Although the phylogeography of European mammals has been extensively investigated since the 1990s, many studies were limited in terms of sampling distribution, the number of molecular markers used and the analytical techniques employed, frequently leading to incomplete postglacial recolonisation scenarios. The broad-scale genetic structure of the European badger (Meles meles) is of interest as it may result from historic restriction to glacial refugia and/or recent anthropogenic impact. However, previous studies were based mostly on samples...

Data from: Immigrant inviability produces a strong barrier to gene flow between parapatric ecotypes of Senecio lautus

Thomas John Richards & Daniel Ortiz-Barrientos
Speciation proceeds when gene exchange is prevented between populations. Determining the different barriers preventing gene flow can therefore give insights into the factors driving and maintaining species boundaries. These reproductive barriers may result from intrinsic genetic incompatibilities between populations, from extrinsic environmental differences between populations, or a combination of both mechanisms. We investigated the potential barriers to gene exchange between three adjacent ecotypes of an Australian wildflower to determine the strength of individual barriers and...

Data from: Divergent natural selection drives the evolution of reproductive isolation in an Australian wildflower

Thomas J. Richards, Gregory M. Walter, Katrina McGuigan, Daniel Ortiz-Barrientos & Greg M. Walter
Ecological speciation occurs when reproductive isolation evolves between populations adapting to contrasting environments. A key prediction of this process is that the fitness of hybrids between divergent populations should be reduced in each parental environment as a function of the proportion of local genes they carry, a process resulting in ecologically dependent reproductive isolation (RI). To test this prediction, we use reciprocal transplant experiments between adjacent populations of an Australian wildflower, Senecio lautus, at two...

Data from: Opsins in Onychophora (velvet worms) suggest a single origin and subsequent diversification of visual pigments in arthropods

Lars Hering, Miriam J. Henze, Martin Kohler, Almut Kelber, Christoph Bleidorn, Maren Leschke, Birgit Nickel, Matthias Meyer, Martin Kircher, Paul Sunnucks & Georg Mayer
Multiple visual pigments, prerequisites for color vision, are found in arthropods, but the evolutionary origin of their diversity remains obscure. In this study, we explore the opsin genes in five distantly related species of Onychophora, using deep transcriptome sequencing and screening approaches. Surprisingly, our data reveal the presence of only one opsin gene (onychopsin) in each onychophoran species, and our behavioral experiments indicate a maximum sensitivity of onychopsin to blue–green light. In our phylogenetic analyses,...

Barriers in a sea of elasmobranchs

Maximilian Hirschfeld, Christine Dudgeon, Marcus Sheaves & Adam Barnett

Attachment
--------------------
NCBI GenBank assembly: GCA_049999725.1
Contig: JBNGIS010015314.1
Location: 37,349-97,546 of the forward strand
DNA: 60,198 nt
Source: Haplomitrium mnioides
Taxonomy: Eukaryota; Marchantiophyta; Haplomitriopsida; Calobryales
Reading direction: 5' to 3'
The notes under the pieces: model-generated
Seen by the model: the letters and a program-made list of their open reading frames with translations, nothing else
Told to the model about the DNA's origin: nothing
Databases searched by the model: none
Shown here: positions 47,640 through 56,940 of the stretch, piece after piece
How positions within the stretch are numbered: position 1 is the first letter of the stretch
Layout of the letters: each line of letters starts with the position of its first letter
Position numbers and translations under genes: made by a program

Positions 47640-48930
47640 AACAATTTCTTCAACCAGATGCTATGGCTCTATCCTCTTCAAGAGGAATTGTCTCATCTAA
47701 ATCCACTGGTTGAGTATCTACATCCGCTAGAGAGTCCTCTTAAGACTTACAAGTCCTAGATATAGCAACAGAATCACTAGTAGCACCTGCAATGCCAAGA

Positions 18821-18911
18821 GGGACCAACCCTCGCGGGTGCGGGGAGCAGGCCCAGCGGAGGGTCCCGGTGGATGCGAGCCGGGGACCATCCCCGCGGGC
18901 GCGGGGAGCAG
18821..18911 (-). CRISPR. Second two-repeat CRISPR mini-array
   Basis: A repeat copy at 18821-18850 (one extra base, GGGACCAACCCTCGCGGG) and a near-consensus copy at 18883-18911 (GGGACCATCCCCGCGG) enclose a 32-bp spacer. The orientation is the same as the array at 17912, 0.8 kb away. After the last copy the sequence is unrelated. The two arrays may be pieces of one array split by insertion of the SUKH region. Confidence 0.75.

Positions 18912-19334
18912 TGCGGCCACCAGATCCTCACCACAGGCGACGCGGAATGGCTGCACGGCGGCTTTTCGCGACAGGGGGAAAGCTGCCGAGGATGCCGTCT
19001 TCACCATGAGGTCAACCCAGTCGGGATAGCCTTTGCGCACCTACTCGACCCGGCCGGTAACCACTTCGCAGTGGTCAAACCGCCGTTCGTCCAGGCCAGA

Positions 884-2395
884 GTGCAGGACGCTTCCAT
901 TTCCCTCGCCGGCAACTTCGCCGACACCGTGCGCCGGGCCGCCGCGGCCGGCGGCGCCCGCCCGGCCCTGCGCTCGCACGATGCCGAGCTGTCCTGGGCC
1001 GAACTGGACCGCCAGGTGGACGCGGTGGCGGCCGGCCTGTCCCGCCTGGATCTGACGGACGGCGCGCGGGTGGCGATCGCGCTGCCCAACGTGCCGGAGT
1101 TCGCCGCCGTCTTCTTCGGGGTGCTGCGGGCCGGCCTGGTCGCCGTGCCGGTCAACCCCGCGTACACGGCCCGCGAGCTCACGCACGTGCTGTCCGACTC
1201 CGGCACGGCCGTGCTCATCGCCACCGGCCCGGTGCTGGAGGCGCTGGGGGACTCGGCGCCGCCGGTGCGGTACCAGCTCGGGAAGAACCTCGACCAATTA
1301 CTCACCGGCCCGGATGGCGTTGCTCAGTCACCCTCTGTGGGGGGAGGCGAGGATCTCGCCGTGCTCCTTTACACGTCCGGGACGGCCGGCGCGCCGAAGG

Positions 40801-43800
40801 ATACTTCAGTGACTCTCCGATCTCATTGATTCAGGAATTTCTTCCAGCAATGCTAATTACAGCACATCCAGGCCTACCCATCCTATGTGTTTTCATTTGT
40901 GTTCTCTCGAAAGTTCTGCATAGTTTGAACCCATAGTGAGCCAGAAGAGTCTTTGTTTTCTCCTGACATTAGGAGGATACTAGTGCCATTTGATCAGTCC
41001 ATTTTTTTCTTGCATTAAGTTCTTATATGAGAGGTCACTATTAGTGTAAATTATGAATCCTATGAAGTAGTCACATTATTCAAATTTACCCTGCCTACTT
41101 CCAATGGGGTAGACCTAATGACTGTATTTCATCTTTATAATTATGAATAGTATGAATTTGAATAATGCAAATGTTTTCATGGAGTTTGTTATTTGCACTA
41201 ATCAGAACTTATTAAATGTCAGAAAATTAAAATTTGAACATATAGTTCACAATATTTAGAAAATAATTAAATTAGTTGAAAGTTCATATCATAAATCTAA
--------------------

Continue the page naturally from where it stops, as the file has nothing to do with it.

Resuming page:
Background The interplay of animal dispersal and environmental heterogeneity is fundamental for the distribution of biodiversity on earth. In the ocean, the interaction of physical barriers and dispersal has primarily been examined for organisms with planktonic larvae. Animals that lack a planktonic life stage and depend on active dispersal are however likely to produce distinctive patterns. Methods We used available literature on population genetics and phylogeography of elasmobranchs (sharks, rays and skates), to examine how...

Data from: Optimizing the spatial planning of prescribed burns to achieve multiple objectives in a fire-dependent ecosystem.

Brooke A. Williams, Luke P. Shoo, Kerrie A. Wilson & Hawthorne L. Beyer
1. There is potential for negative consequences for the ecological integrity of fire-dependent ecosystems as a result of inappropriate fire regimes. This can occur when asset (property) protection is prioritised over conservation objectives in burn programs. 2. Optimisation of fire management for multiple objectives is rarely undertaken. Here, we use integer linear programming to identify burn scheduling solutions that will cost-effectively achieve asset protection and conservation objectives. 3. An approach to burn scheduling that favours...

Data from: Mitochondrial genomes of Australian chicken Eimeria support the presence of ten species with low genetic diversity among strains

Jess A. T. Morgan, Rosamond M. Godwin & Jess A.T. Morgan
Modern molecular approaches have vastly improved diagnostic capabilities for differentiating among species of chicken infecting Eimeria. Consolidating information from multiple genetic markers, adding additional poultry Eimeria species and increasing the size of available data-sets is improving the resolving power of the DNA, and consequently our understanding of the genus. This study adds information from 25 complete mitochondrial DNA genomes from Australian chicken Eimeria isolates representing all 10 species known to occur in Australia, including OTU-X,...